Ross River on rise in Gympie

The Ross River virus is transported by mosquitoes.
The Ross River virus is transported by mosquitoes. Contributed

ESCALATING cases of Ross River virus in the Gympie region have prompted Gympie Regional Council to work with Queensland Health to find a way to control the disease.

Eleven cases of Ross River virus were treated by Gympie doctors in less than a month (April 12 to May 9), the council’s Community And Economic Development Committee heard yesterday.

In the same period one person at Imbil and one at Gympie was treated for Barmah Forest virus, which is similar to Ross River and also transported by mosquitoes.

Health and Environmental Services Co-ordinator Ian Wolff told the committee Queensland Health had advised cases of Ross River were increasing across the Wide Bay, including in the Sunshine and Fraser Coast regions.

Summer is the traditional season for mosquitoes to be active, however, Gympie’s relatively mild autumn and winter conditions meant mosquitoes could be biting all year round.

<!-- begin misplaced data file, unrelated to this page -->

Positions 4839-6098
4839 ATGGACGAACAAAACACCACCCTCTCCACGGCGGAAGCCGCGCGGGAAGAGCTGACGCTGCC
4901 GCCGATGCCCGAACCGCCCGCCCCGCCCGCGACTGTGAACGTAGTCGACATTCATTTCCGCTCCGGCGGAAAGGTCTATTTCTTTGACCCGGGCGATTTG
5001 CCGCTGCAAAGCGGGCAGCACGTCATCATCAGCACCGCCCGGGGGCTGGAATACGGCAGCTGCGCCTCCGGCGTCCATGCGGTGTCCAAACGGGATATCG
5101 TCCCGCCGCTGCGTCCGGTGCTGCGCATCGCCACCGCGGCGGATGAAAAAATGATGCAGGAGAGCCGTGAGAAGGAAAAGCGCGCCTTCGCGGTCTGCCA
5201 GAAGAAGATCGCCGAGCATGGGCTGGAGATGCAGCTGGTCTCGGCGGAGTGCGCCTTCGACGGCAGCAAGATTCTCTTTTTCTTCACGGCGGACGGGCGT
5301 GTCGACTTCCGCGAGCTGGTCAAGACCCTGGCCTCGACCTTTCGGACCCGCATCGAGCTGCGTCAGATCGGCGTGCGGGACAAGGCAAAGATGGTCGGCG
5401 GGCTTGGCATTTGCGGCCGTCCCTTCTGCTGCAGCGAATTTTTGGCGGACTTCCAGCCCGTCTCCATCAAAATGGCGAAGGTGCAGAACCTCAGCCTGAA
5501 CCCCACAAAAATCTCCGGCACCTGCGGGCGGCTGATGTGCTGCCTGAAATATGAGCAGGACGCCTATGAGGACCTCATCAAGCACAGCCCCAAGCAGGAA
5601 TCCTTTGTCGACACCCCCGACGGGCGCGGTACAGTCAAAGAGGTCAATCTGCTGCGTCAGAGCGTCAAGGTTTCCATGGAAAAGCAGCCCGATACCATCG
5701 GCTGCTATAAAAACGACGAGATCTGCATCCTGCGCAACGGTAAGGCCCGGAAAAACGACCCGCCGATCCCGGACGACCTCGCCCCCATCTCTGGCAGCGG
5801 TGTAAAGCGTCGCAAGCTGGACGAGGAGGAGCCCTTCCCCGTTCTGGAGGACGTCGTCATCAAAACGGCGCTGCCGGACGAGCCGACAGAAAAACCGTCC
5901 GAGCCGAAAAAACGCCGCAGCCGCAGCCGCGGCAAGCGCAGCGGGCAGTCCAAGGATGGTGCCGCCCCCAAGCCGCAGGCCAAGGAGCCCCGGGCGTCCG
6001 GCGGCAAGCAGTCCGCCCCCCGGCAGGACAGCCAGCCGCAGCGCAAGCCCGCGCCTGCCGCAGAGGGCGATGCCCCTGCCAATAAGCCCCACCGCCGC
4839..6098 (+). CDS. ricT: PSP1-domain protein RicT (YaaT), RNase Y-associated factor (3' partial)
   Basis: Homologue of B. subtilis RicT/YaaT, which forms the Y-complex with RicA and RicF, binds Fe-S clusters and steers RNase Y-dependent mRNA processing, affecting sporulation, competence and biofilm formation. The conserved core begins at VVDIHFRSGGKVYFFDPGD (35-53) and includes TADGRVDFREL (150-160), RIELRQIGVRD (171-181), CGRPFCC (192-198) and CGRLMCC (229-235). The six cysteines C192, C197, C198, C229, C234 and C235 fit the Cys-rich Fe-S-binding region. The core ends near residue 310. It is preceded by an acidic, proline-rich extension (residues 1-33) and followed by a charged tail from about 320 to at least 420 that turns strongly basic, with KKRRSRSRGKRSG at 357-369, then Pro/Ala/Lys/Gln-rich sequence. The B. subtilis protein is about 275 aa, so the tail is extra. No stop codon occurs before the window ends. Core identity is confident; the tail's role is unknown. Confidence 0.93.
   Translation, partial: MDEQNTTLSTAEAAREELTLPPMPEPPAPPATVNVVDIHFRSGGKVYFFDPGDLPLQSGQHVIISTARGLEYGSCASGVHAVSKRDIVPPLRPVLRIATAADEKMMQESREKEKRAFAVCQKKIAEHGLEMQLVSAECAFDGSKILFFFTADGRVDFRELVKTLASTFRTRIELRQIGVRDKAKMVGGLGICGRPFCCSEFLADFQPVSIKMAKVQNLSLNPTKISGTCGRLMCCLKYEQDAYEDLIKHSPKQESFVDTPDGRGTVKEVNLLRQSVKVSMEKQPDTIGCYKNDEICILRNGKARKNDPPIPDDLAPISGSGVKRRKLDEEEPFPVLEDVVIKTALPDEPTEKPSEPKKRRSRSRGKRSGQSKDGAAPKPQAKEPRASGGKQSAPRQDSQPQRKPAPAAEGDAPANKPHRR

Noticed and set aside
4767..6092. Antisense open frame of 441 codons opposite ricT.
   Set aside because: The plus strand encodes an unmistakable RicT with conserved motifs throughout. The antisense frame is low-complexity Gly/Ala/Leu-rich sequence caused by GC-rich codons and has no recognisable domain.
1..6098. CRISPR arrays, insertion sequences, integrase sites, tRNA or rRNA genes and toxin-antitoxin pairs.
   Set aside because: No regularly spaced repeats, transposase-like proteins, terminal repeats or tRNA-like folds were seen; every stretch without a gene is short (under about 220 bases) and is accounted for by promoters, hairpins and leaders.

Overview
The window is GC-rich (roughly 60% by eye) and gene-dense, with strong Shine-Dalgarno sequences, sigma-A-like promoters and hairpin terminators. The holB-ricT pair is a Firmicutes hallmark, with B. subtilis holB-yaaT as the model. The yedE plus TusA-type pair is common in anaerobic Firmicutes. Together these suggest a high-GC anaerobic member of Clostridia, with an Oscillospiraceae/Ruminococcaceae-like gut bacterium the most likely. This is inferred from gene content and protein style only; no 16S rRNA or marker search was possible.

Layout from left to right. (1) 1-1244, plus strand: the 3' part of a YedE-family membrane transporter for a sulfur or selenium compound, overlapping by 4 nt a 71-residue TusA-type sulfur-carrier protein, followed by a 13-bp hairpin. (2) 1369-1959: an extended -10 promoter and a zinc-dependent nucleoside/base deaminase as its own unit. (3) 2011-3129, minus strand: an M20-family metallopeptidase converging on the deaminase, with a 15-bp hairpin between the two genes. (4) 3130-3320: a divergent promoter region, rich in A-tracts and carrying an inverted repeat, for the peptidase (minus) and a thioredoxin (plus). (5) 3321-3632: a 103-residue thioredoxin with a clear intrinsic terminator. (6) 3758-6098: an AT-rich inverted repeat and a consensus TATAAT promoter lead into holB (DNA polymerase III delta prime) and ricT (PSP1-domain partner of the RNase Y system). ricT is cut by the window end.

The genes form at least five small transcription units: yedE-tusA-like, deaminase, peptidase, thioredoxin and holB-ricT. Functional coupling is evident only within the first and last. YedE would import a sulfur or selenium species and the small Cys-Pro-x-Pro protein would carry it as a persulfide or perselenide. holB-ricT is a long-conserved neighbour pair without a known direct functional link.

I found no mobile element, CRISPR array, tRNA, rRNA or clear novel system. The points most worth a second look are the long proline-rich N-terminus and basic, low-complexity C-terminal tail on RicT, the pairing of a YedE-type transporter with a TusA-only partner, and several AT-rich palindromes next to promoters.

Mayor Ron Dyne encouraged residents to be alert.

“Even though the weather is getting cooler, mosquitoes are still on the move,” he said.

“Council’s community services environmental health officers are working closely with officers from State health departments to develop and implement programs educating residents and ratepayers about preventing mosquito borne diseases in the Gympie region.”

Cr Dyne said, generally, mosquitoes were most active at sunrise and sunset, so people should take special care to avoid being bitten during those periods.

Precautions to prevent contracting the virus are listed on the Queensland Health website at or for further information call the council’s community services directorate on 5481 0611.

Gympie Times

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